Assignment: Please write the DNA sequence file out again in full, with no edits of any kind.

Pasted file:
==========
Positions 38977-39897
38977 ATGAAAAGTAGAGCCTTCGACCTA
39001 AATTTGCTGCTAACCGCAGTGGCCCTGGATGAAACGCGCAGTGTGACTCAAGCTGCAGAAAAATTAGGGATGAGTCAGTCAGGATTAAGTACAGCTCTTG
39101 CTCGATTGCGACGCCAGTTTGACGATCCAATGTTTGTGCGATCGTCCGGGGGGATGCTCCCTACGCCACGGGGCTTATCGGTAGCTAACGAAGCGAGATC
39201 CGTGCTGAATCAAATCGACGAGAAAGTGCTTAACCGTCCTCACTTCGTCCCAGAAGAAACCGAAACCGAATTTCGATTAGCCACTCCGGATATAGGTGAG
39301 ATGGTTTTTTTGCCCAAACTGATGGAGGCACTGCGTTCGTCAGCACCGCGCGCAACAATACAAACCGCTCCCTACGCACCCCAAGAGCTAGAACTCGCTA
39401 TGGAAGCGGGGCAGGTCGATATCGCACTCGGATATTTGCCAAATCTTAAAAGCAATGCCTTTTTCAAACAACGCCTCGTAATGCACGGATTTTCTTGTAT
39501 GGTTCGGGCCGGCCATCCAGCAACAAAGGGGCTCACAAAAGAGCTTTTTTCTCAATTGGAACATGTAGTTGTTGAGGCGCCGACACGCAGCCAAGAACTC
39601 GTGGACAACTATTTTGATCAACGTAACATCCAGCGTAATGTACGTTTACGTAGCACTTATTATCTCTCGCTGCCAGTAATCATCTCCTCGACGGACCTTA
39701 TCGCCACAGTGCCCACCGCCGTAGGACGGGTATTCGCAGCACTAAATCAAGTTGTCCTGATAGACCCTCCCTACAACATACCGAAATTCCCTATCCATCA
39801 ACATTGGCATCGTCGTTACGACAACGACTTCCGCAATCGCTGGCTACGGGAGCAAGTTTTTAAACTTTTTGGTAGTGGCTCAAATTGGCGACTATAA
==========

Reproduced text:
Positions 38977-39897
38977 ATGAAAAGTAGAGCCTTCGACCTA
39001 AATTTGCTGCTAACCGCAGTGGCCCTGGATGAAACGCGCAGTGTGACTCAAGCTGCAGAAAAATTAGGGATGAGTCAGTCAGGATTAAGTACAGCTCTTG
39101 CTCGATTGCGACGCCAGTTTGACGATCCAATGTTTGTGCGATCGTCCGGGGGGATGCTCCCTACGCCACGGGGCTTATCGGTAGCTAACGAAGCGAGATC
39201 CGTGCTGAATCAAATCGACGAGAAAGTGCTTAACCGTCCTCACTTCGTCCCAGAAGAAACCGAAACCGAATTTCGATTAGCCACTCCGGATATAGGTGAG
39301 ATGGTTTTTTTGCCCAAACTGATGGAGGCACTGCGTTCGTCAGCACCGCGCGCAACAATACAAACCGCTCCCTACGCACCCCAAGAGCTAGAACTCGCTA
39401 TGGAAGCGGGGCAGGTCGATATCGCACTCGGATATTTGCCAAATCTTAAAAGCAATGCCTTTTTCAAACAACGCCTCGTAATGCACGGATTTTCTTGTAT
39501 GGTTCGGGCCGGCCATCCAGCAACAAAGGGGCTCACAAAAGAGCTTTTTTCTCAATTGGAACATGTAGTTGTTGAGGCGCCGACACGCAGCCAAGAACTC
39601 GTGGACAACTATTTTGATCAACGTAACATCCAGCGTAATGTACGTTTACGTAGCACTTATTATCTCTCGCTGCCAGTAATCATCTCCTCGACGGACCTTA
39701 TCGCCACAGTGCCCACCGCCGTAGGACGGGTATTCGCAGCACTAAATCAAGTTGTCCTGATAGACCCTCCCTACAACATACCGAAATTCCCTATCCATCA
39801 ACATTGGCATCGTCGTTACGACAACGACTTCCGCAATCGCTGGCTACGGGAGCAAGTTTTTAAACTTTTTGGTAGTGGCTCAAATTGGCGACTATAA